So here is something "fresh" for all of you readers out there!
A number of years ago, 3 or 4, I bought some cedar Adirondack chairs at the Brandywine Ace Hardware store during their spring sale that cost $29 each! The example at the store looked really nice - good design and solid construction. The problem was they had to be put together and after the first two, I ran out of time and summer vacation.
The last one has been high on a shelf in our garage - until this year when I made a commitment to finish all of my past projects before moving on to anything new. Well - that promise didn't hold true. I've had plenty of new projects, but I AM slowly finishing the old stuff too.
Here's how I tackled the final - and if I might say so - the best looking Cedar Adirondack chair from a box.
Once I got all of the pieces out, I realized why I had put off the assembly for so long...there are a lot of pieces and the directions are not easy to follow.
Since reading about the ease of spray painting furniture, and trying it myself on the previous sewing chest project, I thought it would be a good route to take. All Things Thrifty has a great spray painting tutorial, see it here.
Krylon makes spray stain in many colors. I chose Red Wood to coordinate with our current outdoor furniture. This project took 3 cans of spray stain at a cost of about $24.
I laid out all of the pieces in the garage on a painters drop cloth to protect the floor (you can use anything - plastic, cardboard, etc.), just be sure to remove your cars and any other items that may be in the area. I opened all of the garage doors for ventilation and read and followed the directions on the can.
Spray staining was great, so easy. Applying three light coats prevented runs and drips and I could run out in the garage - spray on a coat - and then run on to the next errand. Since the humidity was very high (88%) with temps in the 90's, it took about three days to completely dry. I then flipped the pieces over and did the same. So...even though it took me mere minutes to apply the paint, the project dragged out due to drying time.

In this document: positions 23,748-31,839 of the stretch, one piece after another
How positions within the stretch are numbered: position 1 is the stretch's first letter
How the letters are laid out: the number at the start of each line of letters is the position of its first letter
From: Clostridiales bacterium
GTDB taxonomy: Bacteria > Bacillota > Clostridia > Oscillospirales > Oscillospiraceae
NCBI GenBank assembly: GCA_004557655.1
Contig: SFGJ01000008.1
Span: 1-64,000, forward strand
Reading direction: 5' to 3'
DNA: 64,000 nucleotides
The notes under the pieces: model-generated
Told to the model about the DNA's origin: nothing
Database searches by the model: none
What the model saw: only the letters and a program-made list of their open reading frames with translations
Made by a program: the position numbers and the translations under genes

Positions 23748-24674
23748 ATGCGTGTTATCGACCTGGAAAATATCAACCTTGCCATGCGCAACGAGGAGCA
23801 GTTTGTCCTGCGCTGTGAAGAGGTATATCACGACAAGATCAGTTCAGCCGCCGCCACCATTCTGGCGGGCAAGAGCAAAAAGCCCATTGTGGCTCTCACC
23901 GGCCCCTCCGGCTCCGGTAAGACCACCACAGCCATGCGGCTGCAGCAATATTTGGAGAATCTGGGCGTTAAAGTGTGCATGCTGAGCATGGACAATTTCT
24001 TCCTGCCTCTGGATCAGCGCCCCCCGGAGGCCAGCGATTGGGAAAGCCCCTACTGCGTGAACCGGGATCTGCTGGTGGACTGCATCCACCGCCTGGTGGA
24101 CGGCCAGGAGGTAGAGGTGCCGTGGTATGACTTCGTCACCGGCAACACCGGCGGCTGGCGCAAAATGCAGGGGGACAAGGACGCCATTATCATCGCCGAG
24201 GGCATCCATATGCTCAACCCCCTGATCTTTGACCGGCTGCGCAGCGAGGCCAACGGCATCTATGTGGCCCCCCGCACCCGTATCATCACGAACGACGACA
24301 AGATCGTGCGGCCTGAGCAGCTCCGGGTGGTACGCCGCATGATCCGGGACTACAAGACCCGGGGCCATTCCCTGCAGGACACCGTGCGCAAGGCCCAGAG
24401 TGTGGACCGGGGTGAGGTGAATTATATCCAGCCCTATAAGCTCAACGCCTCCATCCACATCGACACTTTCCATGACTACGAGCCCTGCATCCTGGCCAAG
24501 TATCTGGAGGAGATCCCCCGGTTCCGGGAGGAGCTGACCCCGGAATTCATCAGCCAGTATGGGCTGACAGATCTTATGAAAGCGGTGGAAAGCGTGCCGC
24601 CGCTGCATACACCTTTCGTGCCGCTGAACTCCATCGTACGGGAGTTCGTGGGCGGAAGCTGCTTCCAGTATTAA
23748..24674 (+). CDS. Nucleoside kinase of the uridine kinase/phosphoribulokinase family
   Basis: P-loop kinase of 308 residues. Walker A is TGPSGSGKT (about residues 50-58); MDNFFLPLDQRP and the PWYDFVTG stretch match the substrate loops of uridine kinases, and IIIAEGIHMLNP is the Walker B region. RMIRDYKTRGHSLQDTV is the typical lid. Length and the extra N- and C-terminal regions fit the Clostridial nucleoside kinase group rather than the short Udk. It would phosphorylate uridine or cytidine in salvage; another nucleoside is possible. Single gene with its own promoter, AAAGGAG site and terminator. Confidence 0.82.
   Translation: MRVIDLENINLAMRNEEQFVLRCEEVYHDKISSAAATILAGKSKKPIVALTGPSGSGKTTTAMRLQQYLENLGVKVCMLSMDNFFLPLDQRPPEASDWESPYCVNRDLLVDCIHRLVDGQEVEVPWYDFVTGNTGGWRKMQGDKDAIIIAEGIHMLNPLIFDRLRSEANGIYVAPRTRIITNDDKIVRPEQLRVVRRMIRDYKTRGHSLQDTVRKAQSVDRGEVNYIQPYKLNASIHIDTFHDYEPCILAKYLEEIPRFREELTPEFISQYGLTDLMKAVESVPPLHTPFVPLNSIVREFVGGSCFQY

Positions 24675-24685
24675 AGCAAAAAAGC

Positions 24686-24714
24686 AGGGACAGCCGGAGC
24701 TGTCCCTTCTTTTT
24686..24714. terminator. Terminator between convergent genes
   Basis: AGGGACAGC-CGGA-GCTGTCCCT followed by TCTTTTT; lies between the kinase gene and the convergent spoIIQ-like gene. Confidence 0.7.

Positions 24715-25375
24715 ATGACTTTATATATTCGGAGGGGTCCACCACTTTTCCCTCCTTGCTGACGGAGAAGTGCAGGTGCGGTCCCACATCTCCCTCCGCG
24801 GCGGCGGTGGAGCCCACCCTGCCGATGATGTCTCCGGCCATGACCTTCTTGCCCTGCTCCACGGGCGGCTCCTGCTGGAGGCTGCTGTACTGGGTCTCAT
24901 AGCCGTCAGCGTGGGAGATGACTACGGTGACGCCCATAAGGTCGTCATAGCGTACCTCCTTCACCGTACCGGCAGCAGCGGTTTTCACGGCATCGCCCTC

Then, Bethany had to get ready to head off to college, so I stacked up the pieces and laid them aside for two weeks. Yesterday, I pulled them out and began the assembly. I was worried the pieces might stick together because I had to stack them up so soon after staining. Worrying was futile, they were not even tacky. The finish was smooth and really nice.
As I wrote earlier, the directions were not very clear, so having assembled what seems like a million items in the past, I had to improvise and once, take the pieces apart and reassemble correctly. Here are some photos of the process.
|Assemble on a FLAT surface!|
|I used a drill to sink the screws.|
|The pre-drilled holes did not line up right, so the back is a little off - still comfy though!|
And - voila! The completed (and very comfortable) Cedar Adirondack Chair from a box.
***It was SO EASY, don't be afraid to take on a project like this! You can pick up some nice items at great prices. Just be prepared to spend some time - even if its in small doses - before you get the finished product. In the end, it's well worth your time and effort!***
The cost for this project was around $50, total time about 4 hours in small doses over 3 weeks, 2 hours to lay out and spray paint, and 2 hours assembly. (The least expensive Cedar, unfinished, unassembled chair of this quality I could find on the internet cost $170 - woo hoo, we got a deal!)